Can Your Trade Show Booth Speak for Itself?

March 22, 2014

Steve Peterson

Steve Peterson is the marketing director at Pinnacle Displays,  a trade show display
company that specializes in portable displays for new and smaller trade
show exhibitors.

If you’ve ever attended a trade show and walked the exhibit hall aisles, I think you’ll recognize this type of trade show exhibitor … I call him (or her) the “trade show carnival barker”.

What’s a trade show carnival barker, or as I like to shorten it, a trade show barker? He’s the guy who acts like the loudmouth shouting announcer in front of a carnival side show, haranguing everyone who walks by his booth with comments like “What brings you to the show today” and “Would you like to learn about how my widget works?” At least he’s not saying, “Step Right Up Folks …”

But what he is doing is harassing everyone that walks by, to the point you’ll notice most people moving to the other side of the aisle and avoiding contact as they avoid eye contact and slink to get by and avoid the trade show barker’s booth.

So why does the trade show barker act this way, almost shouting at people, desperately

trying to get their attention and make them to stop? More than likely he has a poor booth design, that doesn’t catch people’s attention and doesn’t explain what his company does and why people should (voluntarily) want to stop at his booth and ask him questions.

If you have a good booth design, you don’t have to resort to being a trade show barker! You can just smile politely and make eye contact with attendees passing by, and those who have an interest in your company can stop and talk with you.

In fact, that’s the downside of being a trade show barker and trying to stop everyone passing by. If you’re being a barker, then you’re not sorting out high value prospects. Not everyone at the show is usually a prospect, and certainly not everyone is a high-value prospect.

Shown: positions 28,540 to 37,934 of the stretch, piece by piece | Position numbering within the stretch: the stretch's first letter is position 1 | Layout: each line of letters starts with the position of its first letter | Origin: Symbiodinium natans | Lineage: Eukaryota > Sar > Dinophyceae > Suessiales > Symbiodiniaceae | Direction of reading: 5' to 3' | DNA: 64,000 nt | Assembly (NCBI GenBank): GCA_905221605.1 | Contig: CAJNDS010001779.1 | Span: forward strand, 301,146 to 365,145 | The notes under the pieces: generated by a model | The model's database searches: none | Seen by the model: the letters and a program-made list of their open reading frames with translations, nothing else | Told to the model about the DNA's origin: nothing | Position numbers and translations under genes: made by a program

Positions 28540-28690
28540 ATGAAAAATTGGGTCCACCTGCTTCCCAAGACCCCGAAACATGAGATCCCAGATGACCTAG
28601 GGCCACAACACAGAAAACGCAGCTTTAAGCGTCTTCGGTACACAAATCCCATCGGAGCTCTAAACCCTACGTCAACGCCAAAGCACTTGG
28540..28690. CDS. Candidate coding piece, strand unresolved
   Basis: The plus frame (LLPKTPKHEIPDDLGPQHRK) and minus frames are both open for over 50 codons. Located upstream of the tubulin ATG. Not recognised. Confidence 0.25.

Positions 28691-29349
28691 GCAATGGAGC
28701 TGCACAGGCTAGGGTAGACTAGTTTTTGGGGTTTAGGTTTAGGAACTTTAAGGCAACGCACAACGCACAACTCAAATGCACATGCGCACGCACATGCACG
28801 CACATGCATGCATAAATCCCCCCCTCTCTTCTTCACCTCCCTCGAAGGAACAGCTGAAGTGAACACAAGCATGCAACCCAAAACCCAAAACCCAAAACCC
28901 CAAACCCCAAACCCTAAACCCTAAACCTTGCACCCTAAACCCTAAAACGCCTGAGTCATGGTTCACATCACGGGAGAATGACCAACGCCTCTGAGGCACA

And if you’re harassing random attendees and then taking up their time (and your own time) when said random attendee will more than likely never result in a lead or a sale, then you’re missing the other attendees who are the high-value prospects and who could result in a lead or sale.

So what should your booth design do? Your booth design needs to speak for itself! Fortunately, this is a fairly straightforward objective to accomplish and consists of three relatively simple elements.

FIRST, your design should have an eye-catching big background image (related to your marketing message) that grabs people attention when they walk by. If people don’t at least glance at your design, you’ve failed. For example, it would be hard to miss a close-up of two kids’ terrified faces as they plunge down a roller coaster ramp (of course, remember the image should be related to your marketing message and theme!)

SECOND, your design needs to quickly state a reason that an attendee (that is, a qualified prospect) would want to talk to you. What can you do for them? How can you help them, or solve a problem? Remember, the question to answer is “how can you help them” and NOT “how can they help you”. Their job isn’t giving you a lead; your job is helping them solve their problem.

THIRD, and finally, your design should clearly state who your company is and WHAT you do. Believe it or not, I’ve seen trade show booth designs that are missing this third critical element!

If an attendee asks you what your company does, or even what company you are, your design has failed. If your booth design accomplishes these three simple tasks, then your design will do the job of stopping qualified prospects as they walk by, so they can ask you how you can help them, instead of you needing to resort to the role of the trade show carnival barker who annoys everyone passing by.

Make sure you design a trade show booth that does its job and speaks for itself, and leave the role of being the trade show barker for some other exhibitor at the show.

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